Notwithstanding this, Bitcoin is not designed to be a deflationary currency. It is more accurate to say Bitcoin is intended to inflate in its early years, and become stable in its later years. The only time the quantity of bitcoins in circulation will drop is if people carelessly lose their wallets by failing to make backups. With a stable monetary base and a stable economy, the value of the currency should remain the same.
Isn't speculation and volatility a problem for Bitcoin?
This is a chicken and egg situation. For bitcoin's price to stabilize, a large scale economy needs to develop with more businesses and users. For a large scale economy to develop, businesses and users will seek for price stability.
Fortunately, volatility does not affect the main benefits of Bitcoin as a payment system to transfer money from point A to point B. It is possible for businesses to convert bitcoin payments to their local currency instantly, allowing them to profit from the advantages of Bitcoin without being subjected to price fluctuations. Since Bitcoin offers many useful and unique features and properties, many users choose to use Bitcoin. With such solutions and incentives, it is possible that Bitcoin will mature and develop to a degree where price volatility will become limited.
What if someone bought up all the existing bitcoins? FMZ
Only a fraction of bitcoins issued to date are found on the exchange markets for sale. Bitcoin markets are competitive, meaning the price of a bitcoin will rise or fall depending on supply and demand. Additionally, new bitcoins will continue to be issued for decades to come. Therefore even the most determined buyer could not buy all the bitcoins in existence. This situation isn't to suggest, however, that the markets aren't vulnerable to price manipulation; it still doesn't take significant amounts of money to move the market price up or down, and thus Bitcoin remains a volatile asset thus far.
What if someone creates a better digital currency?
That can happen. For now, Bitcoin remains by far the most popular decentralized virtual currency, but there can be no guarantee that it will retain that position. There is already a set of alternative currencies inspired by Bitcoin. It is however probably correct to assume that significant improvements would be required for a new currency to overtake Bitcoin in terms of established market, even though this remains unpredictable. Bitcoin could also conceivably adopt improvements of a competing currency so long as it doesn't change fundamental parts of the protocol.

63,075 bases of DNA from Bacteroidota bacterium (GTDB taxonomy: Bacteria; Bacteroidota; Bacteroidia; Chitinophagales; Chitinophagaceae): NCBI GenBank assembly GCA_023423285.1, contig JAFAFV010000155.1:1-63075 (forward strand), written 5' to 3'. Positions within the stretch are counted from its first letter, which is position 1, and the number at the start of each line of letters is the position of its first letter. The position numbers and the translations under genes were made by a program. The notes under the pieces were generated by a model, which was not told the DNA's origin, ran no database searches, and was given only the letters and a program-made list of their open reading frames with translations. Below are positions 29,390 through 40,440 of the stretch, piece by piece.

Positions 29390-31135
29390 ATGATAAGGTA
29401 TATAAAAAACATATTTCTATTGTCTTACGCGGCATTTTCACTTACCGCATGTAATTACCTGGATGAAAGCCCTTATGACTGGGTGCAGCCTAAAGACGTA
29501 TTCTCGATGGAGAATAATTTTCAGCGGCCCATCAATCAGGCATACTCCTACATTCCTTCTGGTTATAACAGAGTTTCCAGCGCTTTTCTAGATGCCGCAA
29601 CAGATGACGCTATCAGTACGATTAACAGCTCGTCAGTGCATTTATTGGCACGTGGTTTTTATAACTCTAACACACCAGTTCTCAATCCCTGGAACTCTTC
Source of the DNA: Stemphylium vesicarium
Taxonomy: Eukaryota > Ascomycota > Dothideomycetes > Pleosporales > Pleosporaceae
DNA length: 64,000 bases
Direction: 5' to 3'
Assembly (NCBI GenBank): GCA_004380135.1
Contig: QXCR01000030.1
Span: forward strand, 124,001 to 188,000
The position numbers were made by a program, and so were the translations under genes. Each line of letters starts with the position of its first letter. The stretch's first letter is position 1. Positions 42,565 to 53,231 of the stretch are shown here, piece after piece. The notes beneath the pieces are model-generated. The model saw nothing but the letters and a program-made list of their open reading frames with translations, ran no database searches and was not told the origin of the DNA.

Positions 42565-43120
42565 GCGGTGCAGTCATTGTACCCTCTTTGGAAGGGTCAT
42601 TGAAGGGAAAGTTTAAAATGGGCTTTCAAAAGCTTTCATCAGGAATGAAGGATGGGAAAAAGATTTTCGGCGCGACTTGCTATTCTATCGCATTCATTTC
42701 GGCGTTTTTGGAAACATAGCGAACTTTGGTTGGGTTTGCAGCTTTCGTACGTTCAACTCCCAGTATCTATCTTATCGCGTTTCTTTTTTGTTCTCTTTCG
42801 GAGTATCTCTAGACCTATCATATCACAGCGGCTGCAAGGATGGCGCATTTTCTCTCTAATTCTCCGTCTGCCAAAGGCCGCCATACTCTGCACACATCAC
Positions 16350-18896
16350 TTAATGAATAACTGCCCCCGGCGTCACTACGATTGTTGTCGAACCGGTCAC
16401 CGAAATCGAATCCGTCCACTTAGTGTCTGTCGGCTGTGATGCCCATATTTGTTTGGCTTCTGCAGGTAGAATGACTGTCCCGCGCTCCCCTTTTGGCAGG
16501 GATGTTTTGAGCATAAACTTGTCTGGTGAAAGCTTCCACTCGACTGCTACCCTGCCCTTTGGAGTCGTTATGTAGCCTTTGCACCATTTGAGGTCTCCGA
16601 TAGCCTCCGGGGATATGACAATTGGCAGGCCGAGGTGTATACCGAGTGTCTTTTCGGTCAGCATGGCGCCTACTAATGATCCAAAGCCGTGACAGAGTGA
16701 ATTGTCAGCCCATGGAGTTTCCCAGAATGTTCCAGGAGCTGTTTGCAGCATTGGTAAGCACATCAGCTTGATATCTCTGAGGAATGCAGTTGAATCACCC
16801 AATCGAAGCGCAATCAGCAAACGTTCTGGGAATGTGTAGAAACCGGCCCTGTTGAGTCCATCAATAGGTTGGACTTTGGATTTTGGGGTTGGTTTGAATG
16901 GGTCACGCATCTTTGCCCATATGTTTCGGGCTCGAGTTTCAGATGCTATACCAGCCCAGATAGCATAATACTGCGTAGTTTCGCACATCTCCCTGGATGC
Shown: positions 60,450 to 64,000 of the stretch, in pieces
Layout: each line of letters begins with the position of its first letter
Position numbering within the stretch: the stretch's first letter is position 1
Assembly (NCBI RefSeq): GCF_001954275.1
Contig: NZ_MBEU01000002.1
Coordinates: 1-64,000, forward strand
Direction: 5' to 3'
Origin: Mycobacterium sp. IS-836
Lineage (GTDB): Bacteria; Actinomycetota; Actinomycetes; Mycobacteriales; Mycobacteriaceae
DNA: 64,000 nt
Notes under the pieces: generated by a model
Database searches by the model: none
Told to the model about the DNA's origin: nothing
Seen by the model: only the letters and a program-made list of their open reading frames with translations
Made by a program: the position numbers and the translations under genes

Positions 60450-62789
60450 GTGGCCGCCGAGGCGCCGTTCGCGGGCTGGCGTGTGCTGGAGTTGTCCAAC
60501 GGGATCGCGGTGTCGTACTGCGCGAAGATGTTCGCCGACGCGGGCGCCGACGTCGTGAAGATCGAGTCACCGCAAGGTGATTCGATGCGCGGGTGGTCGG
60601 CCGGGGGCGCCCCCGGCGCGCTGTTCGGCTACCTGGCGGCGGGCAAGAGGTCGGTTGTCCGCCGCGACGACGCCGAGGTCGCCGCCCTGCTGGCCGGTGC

to be continued. FMZ
submitted by FmzQuant to u/FmzQuant [link] [comments]

FAQ about Bitcoin(2)

FAQ about Bitcoin(2)
www.fmz.com
Legal
Is Bitcoin legal?
To the best of our knowledge, Bitcoin has not been made illegal by legislation in most jurisdictions. However, some jurisdictions (such as Argentina and Russia) severely restrict or ban foreign currencies. Other jurisdictions (such as Thailand) may limit the licensing of certain entities such as Bitcoin exchanges.
Regulators from various jurisdictions are taking steps to provide individuals and businesses with rules on how to integrate this new technology with the formal, regulated financial system. For example, the Financial Crimes Enforcement Network (FinCEN), a bureau in the United States Treasury Department, issued non-binding guidance on how it characterizes certain activities involving virtual currencies.
Is Bitcoin useful for illegal activities?
Bitcoin is money, and money has always been used both for legal and illegal purposes. Cash, credit cards and current banking systems widely surpass Bitcoin in terms of their use to finance crime. Bitcoin can bring significant innovation in payment systems and the benefits of such innovation are often considered to be far beyond their potential drawbacks.